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Posted by: Pixie Dust ( )
Date: March 22, 2012 10:53PM

A neighborhood woman and her husband were walking down the street on an afternoon walk. When she tried to walk down my driveway to see what I was doing in my yard, her husband said, "No. Don't go down there." She asked why she could not. He replied, "Because I don't want you to." This was several months ago.

Now she won't even speak to us nor wave which she had done so for over a decade. We always wave at her and her husband.

New neighbors next door attend her ward. I waved as I was mowing the lawn this afternoon. She by passed me without waving and waved to the new neighbors while they were in their yard.

I know that I should chock it up to her acting stupid and being in a cult, but why does this hurt so much?

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Posted by: Rebeckah ( )
Date: March 22, 2012 10:58PM

I'd say the best cure for it is to find some REAL people to be friends with and make sure to have a happy, noisy get-together right out front of your house with them for all the neighbors to see. Living well and being happy really is the best revenge -- mostly because YOU get to be happy. You know those poor women aren't.

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Posted by: liminal state ( )
Date: March 23, 2012 03:04PM

"Living well and being happy really is the best revenge -- mostly because YOU get to be happy."


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Posted by: robertb ( )
Date: March 23, 2012 12:07AM

and being accepted and part of a social group is essential to us. Not so long ago it was essential to our physical survival as well as our emotional well-being. So being rejected really hurts. I'm sorry you are being treated so badly. You don't deserve it and I hope you will find a caring circle of real-life friends as well as us here.

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Posted by: DNA ( )
Date: March 23, 2012 06:40AM

I agree with Robertb, and additionally it may cause hurt because it sometimes causes people to go backwards in our memories, and have to rewrite them.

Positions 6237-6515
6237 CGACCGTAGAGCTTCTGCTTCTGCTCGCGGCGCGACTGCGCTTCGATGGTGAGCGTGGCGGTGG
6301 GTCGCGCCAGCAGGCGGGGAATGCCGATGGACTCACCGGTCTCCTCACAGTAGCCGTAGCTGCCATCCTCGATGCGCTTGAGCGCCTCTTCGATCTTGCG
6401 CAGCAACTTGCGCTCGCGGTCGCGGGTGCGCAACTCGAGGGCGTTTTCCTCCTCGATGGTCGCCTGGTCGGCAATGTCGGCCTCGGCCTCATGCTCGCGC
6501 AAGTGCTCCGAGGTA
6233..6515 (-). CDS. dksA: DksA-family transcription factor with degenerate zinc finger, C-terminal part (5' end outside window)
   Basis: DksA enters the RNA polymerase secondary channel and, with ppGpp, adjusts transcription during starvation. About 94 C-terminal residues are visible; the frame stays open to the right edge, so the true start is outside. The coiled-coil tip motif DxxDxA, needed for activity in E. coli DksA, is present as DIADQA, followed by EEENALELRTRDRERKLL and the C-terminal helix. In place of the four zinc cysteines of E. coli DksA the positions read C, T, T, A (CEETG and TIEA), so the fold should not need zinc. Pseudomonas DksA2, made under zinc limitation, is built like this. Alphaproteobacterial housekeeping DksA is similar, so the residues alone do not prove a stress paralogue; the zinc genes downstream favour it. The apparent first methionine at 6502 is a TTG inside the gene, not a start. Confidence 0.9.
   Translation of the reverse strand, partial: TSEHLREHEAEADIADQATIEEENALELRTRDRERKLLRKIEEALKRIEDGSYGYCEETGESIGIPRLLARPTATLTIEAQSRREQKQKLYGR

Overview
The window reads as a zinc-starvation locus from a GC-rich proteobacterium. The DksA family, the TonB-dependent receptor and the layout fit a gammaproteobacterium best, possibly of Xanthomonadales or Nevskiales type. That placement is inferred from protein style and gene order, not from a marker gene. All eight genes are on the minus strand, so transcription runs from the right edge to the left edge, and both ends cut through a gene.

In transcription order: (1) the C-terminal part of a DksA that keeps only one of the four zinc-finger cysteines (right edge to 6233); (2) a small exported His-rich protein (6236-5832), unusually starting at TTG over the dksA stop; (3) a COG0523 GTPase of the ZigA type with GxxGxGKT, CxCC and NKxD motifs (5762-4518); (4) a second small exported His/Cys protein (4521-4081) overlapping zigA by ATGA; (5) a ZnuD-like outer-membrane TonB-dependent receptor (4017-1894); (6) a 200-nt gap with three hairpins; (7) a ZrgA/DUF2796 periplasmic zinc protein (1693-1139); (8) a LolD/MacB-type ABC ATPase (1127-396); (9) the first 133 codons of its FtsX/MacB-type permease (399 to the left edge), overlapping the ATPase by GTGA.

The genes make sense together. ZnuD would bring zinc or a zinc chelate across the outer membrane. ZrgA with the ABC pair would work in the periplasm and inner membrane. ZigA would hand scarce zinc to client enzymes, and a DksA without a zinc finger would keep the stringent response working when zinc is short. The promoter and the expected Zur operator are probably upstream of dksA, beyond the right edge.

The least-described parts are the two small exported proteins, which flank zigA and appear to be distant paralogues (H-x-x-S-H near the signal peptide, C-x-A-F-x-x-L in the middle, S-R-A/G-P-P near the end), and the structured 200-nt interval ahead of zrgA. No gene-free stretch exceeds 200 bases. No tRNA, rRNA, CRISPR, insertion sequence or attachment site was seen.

For example, prior to leaving you may have thought that these people liked you because you were a good neighbor who was kind and considerate. And right now you know that you still are a kind and considerate neighbor, but they don't like you anymore.

Because of this, it may then force you to go backwards in history and rewrite what you thought prior.

So maybe they only liked you because you were part of the same club as them, and it had nothing to do with you as a person. Perhaps you could be any faceless person, and as long as you go to the same club you will be treated well by them, but if you aren't in the club, then they won't.

None of us wants to be just a number to our neighbors. We want to be liked for who we are as a person. You are the same person, but that isn't good enough for them. It hurts to have to go back and rewrite the history that you enjoyed together.

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Posted by: lulu ( )
Date: March 23, 2012 11:48AM

you are being ejected from you tribe.

It hurts and will take awhile to adjust to.

One thing that helped me was learning that Gandhi was excommunicated from his caste.

I'm sure it hurt him too.

But who would you rather be like, Gandhi, the a-hole man in your driveway, or his wife who lets him push her around?

Edited 2 time(s). Last edit at 03/23/2012 11:53AM by lulu.

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Posted by: deconverted2010 ( )
Date: March 23, 2012 12:25AM

I've heard that the opposite of love is not hate, but ignoring the person, like in shunning. I think that it hurts because it is arrogant and it is like if they think they are better than you are, they are putting you down to make themselves feel better.

I have neighbours like that, non-mormon. When I moved to where I live now, the next door neighbour wife immediately talked to me and I thought she was friendly but no, she is actually pretty rude and started ignoring me. So one day, I saw her she saw me and I turned my head and went inside my home. Yes, like junior high behaviour, but I wanted to show her that I had less desire to talk to her than she had to talk to me. =) It did make me feel better. The husband is not like that, only the wife.